"Blogs Present Innovative Evangelistic Opportunities"
GodBlogCon 2007 will equip you with a working knowledge of new media technologies and its impact on society, empowering your ministry to employ quickly and easily new media technologies to engage culture for the cause of Christ.
If you wanted to go, you missed it — it was last week.
CitizenLink (Focus On The Family) tells us, regarding GodBlogCon 2007, Conference Challenges Christian Bloggers to Reach Out; New media can be an effective evangelism tool.
For Christians, new media technologies such as podcasts, social-networking sites and blogs present innovative evangelistic opportunities. Last weekend, Christian bloggers from across the country gathered in Las Vegas for GodblogCon, the third annual conference to assist them in taking advantage of new media, understanding its impact on society and engaging the culture for Christ.
Al Mohler, president of Southern Baptist Theological Seminary and a keynote speaker of the event, encouraged Christian bloggers to be intentional, effective communicators.
“We are here not merely as Christians but as Christian communicators with the two words being inextricably related to each other, because to be a Christian is to bear a responsibility to communicate and to communicate in a way that befits the Christian Gospel and Christian Truth,” he said. “My concern ? is that we speak of new media in terms of our stewardship of these things for the glory of God and for the pre-eminence of Christ.”
A “Godblogger” himself, Mohler explained that because today’s youth are the most unevangelized generation since the early 20th century, blogs present the perfect opportunity to reach young people.
Here’s Dr. Mohler talking about “Godblogging” in a podcast recorded at the convention:
Does anyone else besides me feel like God and Jesus are being repackaged and marketed for the 18 to 34 demographic? Are these folk trying to save souls, or are they developing a web enterprise system for soul acquisitions?
Lord knows they seem to be angling for a hostile takeover of civil liberty legislation for non-Christians — especially for us “homosexual” and “transsexual” Americans.
NOTE FROM PAM: The conference was held concurrently with BlogWorld, in a set of suites adjacent to that con. I was there last week; and it was interesting to mingle with the folks at GodBlog.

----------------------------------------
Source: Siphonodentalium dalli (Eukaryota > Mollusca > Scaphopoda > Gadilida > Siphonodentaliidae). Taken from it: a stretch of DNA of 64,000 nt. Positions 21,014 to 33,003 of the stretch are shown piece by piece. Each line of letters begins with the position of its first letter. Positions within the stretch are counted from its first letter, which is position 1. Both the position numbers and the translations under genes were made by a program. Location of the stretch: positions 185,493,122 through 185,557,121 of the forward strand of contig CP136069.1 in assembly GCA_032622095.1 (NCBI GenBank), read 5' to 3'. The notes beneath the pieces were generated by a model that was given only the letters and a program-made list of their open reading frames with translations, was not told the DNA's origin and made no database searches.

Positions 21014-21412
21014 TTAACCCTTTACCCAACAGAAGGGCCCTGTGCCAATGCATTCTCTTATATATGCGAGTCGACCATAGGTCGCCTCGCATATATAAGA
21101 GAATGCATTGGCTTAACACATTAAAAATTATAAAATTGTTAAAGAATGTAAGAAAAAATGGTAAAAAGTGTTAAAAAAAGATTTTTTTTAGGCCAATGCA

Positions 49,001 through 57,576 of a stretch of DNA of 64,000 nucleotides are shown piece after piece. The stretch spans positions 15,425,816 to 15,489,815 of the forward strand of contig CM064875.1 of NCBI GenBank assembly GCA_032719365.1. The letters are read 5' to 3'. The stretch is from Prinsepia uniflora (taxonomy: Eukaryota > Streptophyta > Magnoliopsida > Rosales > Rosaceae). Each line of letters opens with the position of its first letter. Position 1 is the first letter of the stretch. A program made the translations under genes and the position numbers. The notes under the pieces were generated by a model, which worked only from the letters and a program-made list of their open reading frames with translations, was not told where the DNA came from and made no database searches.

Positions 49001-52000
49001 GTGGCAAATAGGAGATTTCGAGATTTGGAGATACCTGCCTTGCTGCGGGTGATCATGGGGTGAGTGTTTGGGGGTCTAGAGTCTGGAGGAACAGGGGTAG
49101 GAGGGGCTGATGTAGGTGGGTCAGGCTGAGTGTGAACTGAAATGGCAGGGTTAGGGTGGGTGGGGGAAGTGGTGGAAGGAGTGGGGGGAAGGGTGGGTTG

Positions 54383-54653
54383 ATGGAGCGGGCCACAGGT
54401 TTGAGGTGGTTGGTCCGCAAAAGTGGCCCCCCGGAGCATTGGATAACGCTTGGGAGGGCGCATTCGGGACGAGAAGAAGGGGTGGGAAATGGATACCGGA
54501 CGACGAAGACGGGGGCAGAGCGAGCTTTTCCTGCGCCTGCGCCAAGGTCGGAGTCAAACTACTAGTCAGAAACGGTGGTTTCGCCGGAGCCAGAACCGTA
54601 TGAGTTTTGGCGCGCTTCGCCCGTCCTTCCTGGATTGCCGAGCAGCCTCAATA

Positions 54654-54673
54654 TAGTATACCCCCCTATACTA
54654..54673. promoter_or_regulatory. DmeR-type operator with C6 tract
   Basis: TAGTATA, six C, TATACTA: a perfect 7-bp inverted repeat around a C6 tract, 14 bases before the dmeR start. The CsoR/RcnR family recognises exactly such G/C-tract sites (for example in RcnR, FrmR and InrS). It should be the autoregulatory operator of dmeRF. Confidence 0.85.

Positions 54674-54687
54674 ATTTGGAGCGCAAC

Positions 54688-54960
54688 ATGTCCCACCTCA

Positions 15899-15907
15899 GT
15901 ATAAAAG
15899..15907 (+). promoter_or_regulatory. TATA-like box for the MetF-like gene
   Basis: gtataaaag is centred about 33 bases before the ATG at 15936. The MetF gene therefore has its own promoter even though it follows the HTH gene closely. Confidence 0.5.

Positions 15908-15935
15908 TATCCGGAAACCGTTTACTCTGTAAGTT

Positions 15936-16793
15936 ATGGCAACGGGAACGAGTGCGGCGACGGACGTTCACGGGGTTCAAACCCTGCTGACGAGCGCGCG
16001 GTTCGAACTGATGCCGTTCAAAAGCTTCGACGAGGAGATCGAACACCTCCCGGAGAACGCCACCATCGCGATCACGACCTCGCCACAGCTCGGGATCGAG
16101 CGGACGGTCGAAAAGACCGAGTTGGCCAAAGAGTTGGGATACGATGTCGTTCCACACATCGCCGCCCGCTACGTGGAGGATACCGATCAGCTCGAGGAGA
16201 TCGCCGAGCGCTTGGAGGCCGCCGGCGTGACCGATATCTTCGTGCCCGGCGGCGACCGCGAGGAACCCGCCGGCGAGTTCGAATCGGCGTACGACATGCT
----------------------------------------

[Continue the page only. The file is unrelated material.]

The GodBlog con brought a wide range of people together — progressives and social conservatives were in attendance; I met up with conservative La Shawn Barber, and also had a nice long chat with Christian blogger (and jazz enthusiast) Michael LaPrarie about religion-based bigotry and greed in the pulpit. Many people, including some in the LGBT community, mistake the intolerant bible-thumpers one sees on TV or those trying to influence right wing policy from their DC thinktanks as representative of all Christians, and that’s not the case.
Another example of the kinds of discussions, from La Shawn:
Rhett Smith is up. He’s discussing social media sites like Facebook and how Christians can use the “new media ministries” in youth ministry. Rhett does youth ministry and was reluctant to create a page on MySpace. His online forum was getting little traffic, so he decided to try MySpace. He started getting visitors to his site. He also joined Facebook, a site that I have yet to get into.
Rhett said he had to go where the teens are. Put yourself in the shoes of high school kids, he said, or young adults. They’ve always had the online world, with social networking sites. For an oldster like me, even though I’m a blog consultant, I have no use for MySpace or Facebook. Yet. If you do youth ministry, of course, you’ll need to familiarize yourself with those sites.
I personally don’t have a problem with religious folks using new media to reach out to people; it’s simply a new form of expression, no different than any other tool in the toolkit — TV, radio, face-to-face contact. And it’s been difficult to retain the 18-34 demo in an age where the internet presents a world of opportunity to learn — and corrupt. Certainly religious progressives should be as visible and active as the organized religious right is, and are navigating their way, not having an outlet like televangelism, which is just about all you see on TV. Having them gather to talk about faith and community at a blogcon seems like a positive thing.